Exhibition: George White, Barings' Troubleshooter

8: Retirement

White carried out other missions, notably to Italy, before his health broke down in 1872. Early retirement put an end to his reign over the General Office. It was an age when a clerk could expect to continue at his desk until his seventies, White was only 55 years old.

My poor friend Mr George White of whom I have long had so high an opinion and sincere regard is I fear very unwell at Ventnor - David Robertson to Baring Brothers, November 1872

David Robertson, Chairman of the Spanish American Bondholders wrote to the partners in November 1872: "Do you think that he will ever be able again for the heavy detail work which he did not hesitate to undertake in Bishopsgate Street, and after a faithful service of I believe upwards of 40 years and his having accomplished the great and good work at Buenos Ayres, and done what he could in Mexico, you might think it proper of handsomely allowing him to retire with his salary for life which might be prolonged by some quieter occupation".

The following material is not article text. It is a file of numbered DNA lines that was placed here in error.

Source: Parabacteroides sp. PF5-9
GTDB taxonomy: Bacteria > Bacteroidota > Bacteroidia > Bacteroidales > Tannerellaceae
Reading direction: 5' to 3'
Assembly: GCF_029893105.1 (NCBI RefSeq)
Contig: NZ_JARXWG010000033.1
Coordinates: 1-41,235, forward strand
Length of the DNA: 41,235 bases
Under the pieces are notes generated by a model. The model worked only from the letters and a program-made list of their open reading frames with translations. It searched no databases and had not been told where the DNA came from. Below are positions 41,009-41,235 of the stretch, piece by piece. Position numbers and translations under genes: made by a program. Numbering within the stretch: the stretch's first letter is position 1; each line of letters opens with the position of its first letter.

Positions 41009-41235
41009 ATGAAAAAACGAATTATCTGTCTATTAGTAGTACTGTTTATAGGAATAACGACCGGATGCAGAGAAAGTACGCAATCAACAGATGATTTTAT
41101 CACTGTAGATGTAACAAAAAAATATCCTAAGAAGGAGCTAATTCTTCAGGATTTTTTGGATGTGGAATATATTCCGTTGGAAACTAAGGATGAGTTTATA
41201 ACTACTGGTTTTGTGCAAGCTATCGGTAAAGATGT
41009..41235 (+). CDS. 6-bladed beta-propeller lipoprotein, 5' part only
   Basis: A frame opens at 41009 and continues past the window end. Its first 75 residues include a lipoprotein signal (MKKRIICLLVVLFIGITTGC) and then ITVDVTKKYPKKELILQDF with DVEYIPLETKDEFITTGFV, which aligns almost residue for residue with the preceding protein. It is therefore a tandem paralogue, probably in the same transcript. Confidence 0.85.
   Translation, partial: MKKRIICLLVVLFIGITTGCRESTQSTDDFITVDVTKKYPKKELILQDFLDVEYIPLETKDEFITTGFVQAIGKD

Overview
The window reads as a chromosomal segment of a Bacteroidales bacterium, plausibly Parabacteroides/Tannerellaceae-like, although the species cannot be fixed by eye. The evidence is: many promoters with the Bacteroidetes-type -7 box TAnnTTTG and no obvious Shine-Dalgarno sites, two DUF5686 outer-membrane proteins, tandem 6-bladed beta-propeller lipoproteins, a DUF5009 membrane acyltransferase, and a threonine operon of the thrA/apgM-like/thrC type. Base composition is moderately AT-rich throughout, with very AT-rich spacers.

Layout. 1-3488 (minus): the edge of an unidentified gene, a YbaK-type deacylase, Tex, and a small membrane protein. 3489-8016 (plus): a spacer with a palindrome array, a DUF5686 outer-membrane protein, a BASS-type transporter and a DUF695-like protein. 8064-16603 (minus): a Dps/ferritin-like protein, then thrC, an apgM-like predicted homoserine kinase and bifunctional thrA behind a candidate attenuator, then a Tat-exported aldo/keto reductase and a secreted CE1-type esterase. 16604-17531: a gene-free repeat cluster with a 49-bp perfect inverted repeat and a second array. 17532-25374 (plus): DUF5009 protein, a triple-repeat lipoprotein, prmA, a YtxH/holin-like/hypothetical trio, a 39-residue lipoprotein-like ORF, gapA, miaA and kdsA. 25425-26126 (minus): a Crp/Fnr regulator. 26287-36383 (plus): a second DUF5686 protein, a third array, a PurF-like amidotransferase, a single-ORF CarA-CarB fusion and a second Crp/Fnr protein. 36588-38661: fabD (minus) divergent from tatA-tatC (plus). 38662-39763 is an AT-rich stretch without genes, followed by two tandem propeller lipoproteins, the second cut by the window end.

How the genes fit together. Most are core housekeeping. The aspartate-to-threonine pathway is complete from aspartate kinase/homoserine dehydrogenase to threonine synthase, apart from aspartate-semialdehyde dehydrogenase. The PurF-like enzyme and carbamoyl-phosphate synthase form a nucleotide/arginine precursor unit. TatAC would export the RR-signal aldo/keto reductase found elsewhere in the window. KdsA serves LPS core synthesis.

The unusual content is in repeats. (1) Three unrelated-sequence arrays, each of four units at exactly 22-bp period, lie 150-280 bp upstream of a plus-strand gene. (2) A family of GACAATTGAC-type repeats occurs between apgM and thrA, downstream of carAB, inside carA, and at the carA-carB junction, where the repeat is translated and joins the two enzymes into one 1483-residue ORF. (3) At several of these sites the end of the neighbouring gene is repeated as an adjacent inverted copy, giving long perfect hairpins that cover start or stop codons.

And so it was that George White, still a bachelor, retired to Torquay where he lived with his sister for a further 20 years, throwing himself energetically into the town's burgeoning cultural life. He was a member of the Torquay Natural History Society gifting his library to the Society's reading rooms, now at Torquay Museum.

White's letters to Bishopsgate form some of the most fascinating parts of The Baring Archive. His hundred or so highly competent watercolours of Mexico and Italy, painted on his foreign missions, form the more indelible mark of a clerk who is gone but certainly not forgotten.

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